Women, children, sutlers, and other non-military personnel commonly accompanied 18th-century armies on campaign.. Without the efforts of these trades people and campfollowers,the war machines of both sides would have quickly ground to a halt. In addition,our civilian camp presents aspects of 18th century life away from the military camps, representing people of the towns and farms of the colonies.
During the American Revolution, it was common for women and children from both sides to follow their husbands into war. This was done by all classes of women from the very wealthy – who just visited their husbands in the field from time to time – to the common, everyday women who had no other means of support and no place else to go.
The British army officially allowed one woman for every six men, or one per tent. The Continental army had similar ratios, but in both armies this quota was often exceeded. They were known as “women on the ration” and received one-half of what ever the army gave a soldier. Useful children received a one-quarter ration. They had jobs in the army, such as mending clothes, taking care of the sick men, doing laundry, and cooking. A few even followed the army out on the battle field to bring water and ammunition to the men.
Thirty-six prominent Patriot women organized a major fundraising campaign for the relief of impoverished patriot troops, urging women to forgo luxuries and frivolities and donate to the cause. Over $300,000 continental dollars were raised and at General Washington’s insistence linen was purchased and 2200 shirts were made to supply the desperate need of the soldiers.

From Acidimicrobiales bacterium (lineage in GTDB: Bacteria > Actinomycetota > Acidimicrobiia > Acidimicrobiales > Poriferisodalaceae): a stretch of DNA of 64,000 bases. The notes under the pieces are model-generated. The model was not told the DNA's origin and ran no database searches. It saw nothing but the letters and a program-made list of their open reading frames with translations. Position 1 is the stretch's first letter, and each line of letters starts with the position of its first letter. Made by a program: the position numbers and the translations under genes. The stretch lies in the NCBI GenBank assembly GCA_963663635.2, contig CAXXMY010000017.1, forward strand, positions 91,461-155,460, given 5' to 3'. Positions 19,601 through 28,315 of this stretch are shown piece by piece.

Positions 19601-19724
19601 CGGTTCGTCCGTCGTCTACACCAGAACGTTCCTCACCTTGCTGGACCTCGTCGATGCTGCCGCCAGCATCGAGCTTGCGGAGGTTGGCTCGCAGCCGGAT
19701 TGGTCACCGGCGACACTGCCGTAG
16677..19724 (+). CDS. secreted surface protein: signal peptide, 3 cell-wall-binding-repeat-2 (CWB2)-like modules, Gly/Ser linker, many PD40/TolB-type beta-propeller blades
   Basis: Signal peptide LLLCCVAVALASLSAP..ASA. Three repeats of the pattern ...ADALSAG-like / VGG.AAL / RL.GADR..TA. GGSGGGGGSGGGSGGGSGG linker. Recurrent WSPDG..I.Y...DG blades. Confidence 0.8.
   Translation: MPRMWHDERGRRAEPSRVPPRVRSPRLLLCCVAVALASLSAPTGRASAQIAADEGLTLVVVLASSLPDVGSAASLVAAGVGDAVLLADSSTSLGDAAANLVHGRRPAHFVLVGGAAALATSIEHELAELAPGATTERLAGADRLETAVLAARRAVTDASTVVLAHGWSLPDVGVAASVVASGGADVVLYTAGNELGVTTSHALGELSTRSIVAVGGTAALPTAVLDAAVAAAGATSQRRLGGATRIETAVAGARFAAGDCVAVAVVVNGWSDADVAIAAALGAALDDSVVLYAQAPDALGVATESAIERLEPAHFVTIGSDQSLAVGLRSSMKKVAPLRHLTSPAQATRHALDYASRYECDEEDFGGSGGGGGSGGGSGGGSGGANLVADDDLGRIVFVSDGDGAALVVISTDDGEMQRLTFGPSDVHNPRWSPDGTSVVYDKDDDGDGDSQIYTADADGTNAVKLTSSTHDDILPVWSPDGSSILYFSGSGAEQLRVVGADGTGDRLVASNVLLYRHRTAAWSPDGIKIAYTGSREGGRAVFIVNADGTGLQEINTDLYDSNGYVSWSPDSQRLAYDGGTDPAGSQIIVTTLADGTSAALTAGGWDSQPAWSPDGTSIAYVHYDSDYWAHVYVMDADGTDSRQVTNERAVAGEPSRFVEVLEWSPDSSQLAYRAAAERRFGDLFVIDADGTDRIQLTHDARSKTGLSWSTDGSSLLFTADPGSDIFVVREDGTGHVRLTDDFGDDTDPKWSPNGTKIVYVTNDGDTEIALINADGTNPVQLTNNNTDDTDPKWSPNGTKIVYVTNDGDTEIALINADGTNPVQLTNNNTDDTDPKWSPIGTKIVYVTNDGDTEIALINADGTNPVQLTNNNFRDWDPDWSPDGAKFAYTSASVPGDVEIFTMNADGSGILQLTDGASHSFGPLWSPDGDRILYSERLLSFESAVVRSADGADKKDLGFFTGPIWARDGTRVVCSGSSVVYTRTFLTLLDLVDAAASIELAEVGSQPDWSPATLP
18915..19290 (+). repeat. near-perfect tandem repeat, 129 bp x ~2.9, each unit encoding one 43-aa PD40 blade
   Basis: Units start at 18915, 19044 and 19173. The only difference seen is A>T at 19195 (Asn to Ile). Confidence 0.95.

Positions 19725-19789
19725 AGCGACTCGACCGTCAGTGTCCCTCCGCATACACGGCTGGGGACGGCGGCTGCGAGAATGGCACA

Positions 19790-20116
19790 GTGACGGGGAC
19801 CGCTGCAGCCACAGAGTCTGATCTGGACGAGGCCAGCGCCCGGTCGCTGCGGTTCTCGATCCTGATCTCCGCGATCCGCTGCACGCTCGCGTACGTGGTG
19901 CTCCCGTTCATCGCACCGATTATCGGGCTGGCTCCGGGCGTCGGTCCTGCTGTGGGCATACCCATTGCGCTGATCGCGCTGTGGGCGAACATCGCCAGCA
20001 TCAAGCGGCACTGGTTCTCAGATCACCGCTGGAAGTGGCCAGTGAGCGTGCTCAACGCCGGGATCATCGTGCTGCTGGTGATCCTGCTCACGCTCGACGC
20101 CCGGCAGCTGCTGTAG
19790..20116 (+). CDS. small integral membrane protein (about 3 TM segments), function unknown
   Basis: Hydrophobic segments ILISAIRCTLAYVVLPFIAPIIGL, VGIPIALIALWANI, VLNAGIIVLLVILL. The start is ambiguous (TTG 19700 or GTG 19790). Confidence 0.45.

Although Albany was still predominantly Dutch, by the late 18th century it had become a center of international trade attracting immigrants from the British Isles, France, Poland, Germany and Denmark.
The residents of Albany Almshouse demonstrate a variety of skills influenced by the Old-World traditions.
Set aside from the military camp you will meet various people depicting the daily life of the town’s folk and farmers during the conflict. What was it like living in an area controlled by the British if you supported the Congressional forces or the other way around? Members research and demonstrate skills and trades you would find in the towns or on the farm such as weaver, lace maker, blacksmith, gunsmith, brewer or fisherman. You may see processing of fibers for cloth, foods available as well as cooking and preserving food. You will also hear music of the era.